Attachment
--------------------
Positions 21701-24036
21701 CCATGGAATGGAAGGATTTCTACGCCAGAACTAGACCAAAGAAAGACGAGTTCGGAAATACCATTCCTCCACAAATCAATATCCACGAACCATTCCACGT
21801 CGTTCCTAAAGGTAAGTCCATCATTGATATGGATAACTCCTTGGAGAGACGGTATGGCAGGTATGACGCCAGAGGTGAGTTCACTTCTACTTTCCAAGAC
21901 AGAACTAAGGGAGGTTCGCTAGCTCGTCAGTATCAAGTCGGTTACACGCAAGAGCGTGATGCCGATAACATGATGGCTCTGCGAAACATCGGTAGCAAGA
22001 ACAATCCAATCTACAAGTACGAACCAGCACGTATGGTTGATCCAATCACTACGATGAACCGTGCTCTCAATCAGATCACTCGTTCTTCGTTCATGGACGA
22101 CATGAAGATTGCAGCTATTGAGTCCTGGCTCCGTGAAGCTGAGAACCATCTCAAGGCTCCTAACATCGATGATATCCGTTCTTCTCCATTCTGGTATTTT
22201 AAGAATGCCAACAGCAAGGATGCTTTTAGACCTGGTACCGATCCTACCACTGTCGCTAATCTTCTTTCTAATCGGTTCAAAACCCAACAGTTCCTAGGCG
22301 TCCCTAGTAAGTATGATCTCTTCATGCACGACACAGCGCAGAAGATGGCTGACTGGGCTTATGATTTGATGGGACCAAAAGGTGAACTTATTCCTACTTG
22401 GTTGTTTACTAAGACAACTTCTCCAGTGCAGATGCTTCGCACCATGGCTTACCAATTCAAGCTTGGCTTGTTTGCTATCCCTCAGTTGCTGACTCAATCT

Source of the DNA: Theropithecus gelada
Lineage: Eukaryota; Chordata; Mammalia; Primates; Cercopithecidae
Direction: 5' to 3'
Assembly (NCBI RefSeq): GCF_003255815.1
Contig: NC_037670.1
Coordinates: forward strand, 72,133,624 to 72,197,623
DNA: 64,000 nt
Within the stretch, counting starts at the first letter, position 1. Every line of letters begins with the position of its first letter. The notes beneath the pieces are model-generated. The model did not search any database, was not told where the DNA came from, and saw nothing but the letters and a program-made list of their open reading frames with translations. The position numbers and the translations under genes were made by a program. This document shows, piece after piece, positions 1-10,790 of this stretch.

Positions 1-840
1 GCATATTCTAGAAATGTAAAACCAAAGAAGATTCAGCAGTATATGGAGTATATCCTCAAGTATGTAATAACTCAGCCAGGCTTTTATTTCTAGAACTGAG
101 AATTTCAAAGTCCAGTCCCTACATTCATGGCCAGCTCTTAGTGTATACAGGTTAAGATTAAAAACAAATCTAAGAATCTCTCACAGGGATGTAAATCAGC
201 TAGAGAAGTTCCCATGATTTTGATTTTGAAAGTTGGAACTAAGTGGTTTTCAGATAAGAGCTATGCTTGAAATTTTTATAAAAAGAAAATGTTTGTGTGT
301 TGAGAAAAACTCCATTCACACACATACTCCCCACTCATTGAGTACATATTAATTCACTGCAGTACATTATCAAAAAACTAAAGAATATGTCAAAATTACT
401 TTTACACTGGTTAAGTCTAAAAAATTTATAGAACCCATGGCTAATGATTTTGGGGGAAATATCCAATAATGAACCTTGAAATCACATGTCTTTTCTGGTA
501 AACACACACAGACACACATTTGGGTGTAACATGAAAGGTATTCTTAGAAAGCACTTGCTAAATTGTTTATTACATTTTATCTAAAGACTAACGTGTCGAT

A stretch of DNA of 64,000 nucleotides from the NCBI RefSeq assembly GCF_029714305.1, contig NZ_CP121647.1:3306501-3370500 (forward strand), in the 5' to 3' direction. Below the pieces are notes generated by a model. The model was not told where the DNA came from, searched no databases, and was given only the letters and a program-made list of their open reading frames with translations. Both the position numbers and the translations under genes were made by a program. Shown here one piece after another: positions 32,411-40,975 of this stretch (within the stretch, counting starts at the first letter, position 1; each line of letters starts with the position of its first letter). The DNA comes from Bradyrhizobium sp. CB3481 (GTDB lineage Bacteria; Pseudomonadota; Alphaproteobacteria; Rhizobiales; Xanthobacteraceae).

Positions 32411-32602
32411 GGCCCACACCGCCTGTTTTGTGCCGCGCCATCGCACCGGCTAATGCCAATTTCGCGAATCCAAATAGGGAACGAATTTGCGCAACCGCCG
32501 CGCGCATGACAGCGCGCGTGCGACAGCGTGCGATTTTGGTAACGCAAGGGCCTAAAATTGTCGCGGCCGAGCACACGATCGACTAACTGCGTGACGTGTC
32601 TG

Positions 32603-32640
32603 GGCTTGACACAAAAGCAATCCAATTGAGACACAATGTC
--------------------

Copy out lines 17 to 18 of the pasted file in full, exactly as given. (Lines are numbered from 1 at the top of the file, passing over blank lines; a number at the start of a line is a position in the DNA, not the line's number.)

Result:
Within the stretch, counting starts at the first letter, position 1. Every line of letters begins with the position of its first letter. The notes beneath the pieces are model-generated. The model did not search any database, was not told where the DNA came from, and saw nothing but the letters and a program-made list of their open reading frames with translations. The position numbers and the translations under genes were made by a program. This document shows, piece after piece, positions 1-10,790 of this stretch.

Positions 1-840